I got together with my friend Ron Kolm on Friday evening. Ron's a writer of poetry and prose, an editor and a former bookseller. He's also a great person to hang out with while talking and people-watching.
It was a beautiful evening: early June warm in NYC, with a breeze keeping it comfortable. We met at one of those new places in Manhattan, a plaza that wasn't there ten years ago but now, on the shady side of the Flatiron building, across from Madison Square, is ideal for chatting and watching. It's not as crowded as the plaza in Times Square, and because it's sheltered from Fifth Ave. by the Flatiron Building, and Broadway's been narrowed to two lanes, it doesn't feel as frenetically besieged by traffic on all sides. To the north, Madison Square provides a vista closed off at its north end by the trees of Madison Square Park and 1 W. 25th St., the only building on the block, part of what was once the Toy Center. To the north, the Empire State Building looms above, dominating the skyline. Around us, people were in motion.
We chatted about literature, about writing, about photography, about selling books - both Ron and I worked at the Strand many years ago, about the city and about people. Ron, along with several other members of The Unbearables, a NYC based literary movement that dates back to the 1980s, recently published a terrific anthology of poetry, fiction, essays, non-fiction and graphics called The Unbearables Big Book of Sex, a follow-up to their wonderful The Worst Book I Ever Read. They are putting together a new anthology for late 2012 or 2013. In between, Ron's published wonderful short novel, The Plastic Factory, and the Unbearables are doing a new book by Chavisa Woods and republishing PEN award winning poet Steve Dalachinsky's long out-of-print A Superintendent's Eyes in a revised and expanded edition with new photographs by yours truly. Steve is a Walt Whitman for the Twenty-first Century, but in the USA now, poets are prophets without profits.
One of the Unbearable's more noted events was a protest of The New Yorker regarding the poetry published there. It is without irony that while Ron was waiting for me to arrive, he was reading the current issue of the New Yorker. That led us into a discussion, brief as it was, of an article a couple of weeks ago about English usage and its determinators: the prescribers vs. the describers; Strunk & White vs. Webster's 3rd International. Personally, there ought to be a middle ground: we need rules but if they're too strict, they language breaks as it becomes ossified. One of the great things about the English language is how it grows and changes, accepting new usages, casting off old ones that fall out of favor for too long. Listen to how people talk and you'll hear a language that's living. Read the Unbearables and you'll see it in action.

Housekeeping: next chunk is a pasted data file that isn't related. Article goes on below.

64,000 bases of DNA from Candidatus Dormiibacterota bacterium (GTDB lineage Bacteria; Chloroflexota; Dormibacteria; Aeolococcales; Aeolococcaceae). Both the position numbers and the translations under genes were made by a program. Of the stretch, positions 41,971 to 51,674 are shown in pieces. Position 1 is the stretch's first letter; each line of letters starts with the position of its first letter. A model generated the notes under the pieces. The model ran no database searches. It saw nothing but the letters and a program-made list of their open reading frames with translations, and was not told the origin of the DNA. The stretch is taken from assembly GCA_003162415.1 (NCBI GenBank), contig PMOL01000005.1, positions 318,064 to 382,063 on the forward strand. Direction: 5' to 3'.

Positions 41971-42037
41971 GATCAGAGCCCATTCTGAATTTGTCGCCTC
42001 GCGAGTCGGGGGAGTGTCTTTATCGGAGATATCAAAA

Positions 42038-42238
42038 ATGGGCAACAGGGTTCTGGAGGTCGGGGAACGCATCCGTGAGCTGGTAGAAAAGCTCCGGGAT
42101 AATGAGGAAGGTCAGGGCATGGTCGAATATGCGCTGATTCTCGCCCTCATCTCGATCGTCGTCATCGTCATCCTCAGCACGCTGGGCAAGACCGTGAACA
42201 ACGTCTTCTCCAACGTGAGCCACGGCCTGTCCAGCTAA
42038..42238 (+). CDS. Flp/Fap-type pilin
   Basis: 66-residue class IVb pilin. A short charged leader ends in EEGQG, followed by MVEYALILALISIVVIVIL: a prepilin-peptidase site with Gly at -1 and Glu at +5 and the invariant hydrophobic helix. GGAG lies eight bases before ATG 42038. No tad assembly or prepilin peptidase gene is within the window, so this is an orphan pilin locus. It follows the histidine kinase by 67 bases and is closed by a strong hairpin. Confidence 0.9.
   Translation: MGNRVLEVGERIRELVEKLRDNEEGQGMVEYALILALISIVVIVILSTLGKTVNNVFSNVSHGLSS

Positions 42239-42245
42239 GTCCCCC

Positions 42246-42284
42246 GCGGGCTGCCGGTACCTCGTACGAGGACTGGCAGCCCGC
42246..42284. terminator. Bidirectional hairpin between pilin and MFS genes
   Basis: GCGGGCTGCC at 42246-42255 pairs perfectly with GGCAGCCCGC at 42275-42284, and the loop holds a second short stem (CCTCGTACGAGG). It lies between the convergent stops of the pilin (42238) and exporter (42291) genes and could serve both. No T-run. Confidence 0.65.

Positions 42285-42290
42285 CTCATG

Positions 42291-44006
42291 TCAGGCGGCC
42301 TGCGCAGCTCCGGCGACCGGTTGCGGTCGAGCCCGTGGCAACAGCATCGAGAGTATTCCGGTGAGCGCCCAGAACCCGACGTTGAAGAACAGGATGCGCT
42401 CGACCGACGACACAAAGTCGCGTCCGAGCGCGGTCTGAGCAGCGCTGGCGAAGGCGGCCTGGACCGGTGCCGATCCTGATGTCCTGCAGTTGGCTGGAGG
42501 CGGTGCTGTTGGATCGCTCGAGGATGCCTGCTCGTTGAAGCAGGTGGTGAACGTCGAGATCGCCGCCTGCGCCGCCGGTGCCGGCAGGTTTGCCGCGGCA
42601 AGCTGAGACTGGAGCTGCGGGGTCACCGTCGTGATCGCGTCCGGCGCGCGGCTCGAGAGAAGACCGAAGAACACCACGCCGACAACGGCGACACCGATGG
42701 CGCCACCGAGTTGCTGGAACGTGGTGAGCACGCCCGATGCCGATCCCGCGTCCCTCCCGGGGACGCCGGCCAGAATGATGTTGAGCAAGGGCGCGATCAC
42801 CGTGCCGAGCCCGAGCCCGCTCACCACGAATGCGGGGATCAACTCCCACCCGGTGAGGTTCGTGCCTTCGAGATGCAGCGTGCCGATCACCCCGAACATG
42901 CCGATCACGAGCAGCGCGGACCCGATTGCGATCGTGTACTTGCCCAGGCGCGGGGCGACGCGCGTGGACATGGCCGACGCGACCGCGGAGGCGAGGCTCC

A little later we strolled through Madison Square Park, where tents, pavilions and a stage where being set up for a barbecue feast scheduled for Saturday and Sunday. I like barbecue but this was going to be a festival of grilled meat, a veritable swine-fest, literally a pig-out! The feast would spread through the park and along Madison Ave. from E. 23rd St. and onto E. 26th. I don't care how good the best of it is, there's no way I want to eat in an environment of shoving, sweaty gourmandizing. The irony is I would find myself dodging around the even on Sunday as I headed back to the Flatiron plaza to people-watch.
We walked a few blocks up Madison, settling at a table at wine bar on East. 30th west of Park Avenue South. More people watching, more conversation, only this time over a glass of wine and some appetizers. Ron, ever self-deprecating, explained to the waiter that he didn't know much about wine. A few minutes earlier he was telling me how much he enjoyed in the FlatIron district, and now NoMad, neighborhoods he simply didn't know. I didn't say anything, but I was thinking about the neighborhoods I don't know, of which there are plenty, but for the most part they're out on the fringes. Looking back at the year NYC was told to drop dead, when I took the time to explore all of Manhattan on foot because I couldn't afford to travel elsewhere, I got in the habit of wandering around the city and observing the inhabitants, the buildings, the businesses. I did say that I love the city.
Summer afternoons pass on into summer evenings. We paid up and walked back to Madison Avenue. We talked about Murray Hill as we walked up the hill, or what little is left of it, Manhattan between the Battery and the Upper West Side has mostly lost its topography to the steady erosion of machines, I said "this must be Murray's Hill," even though we were still south of 34th St. where Murray Hill officially begins. I've liked the neighborhood as long as I can remember, with its apartment buildings on the avenues and its townhouses on the still tree-lined side streets. Ron observed that before we got to Grand Central Terminal we'd be walking down it.
And then, when I was done, I realized I hadn't taken a picture of Ron. No problem. Just go here to see him, reading about a walk across Ward Island.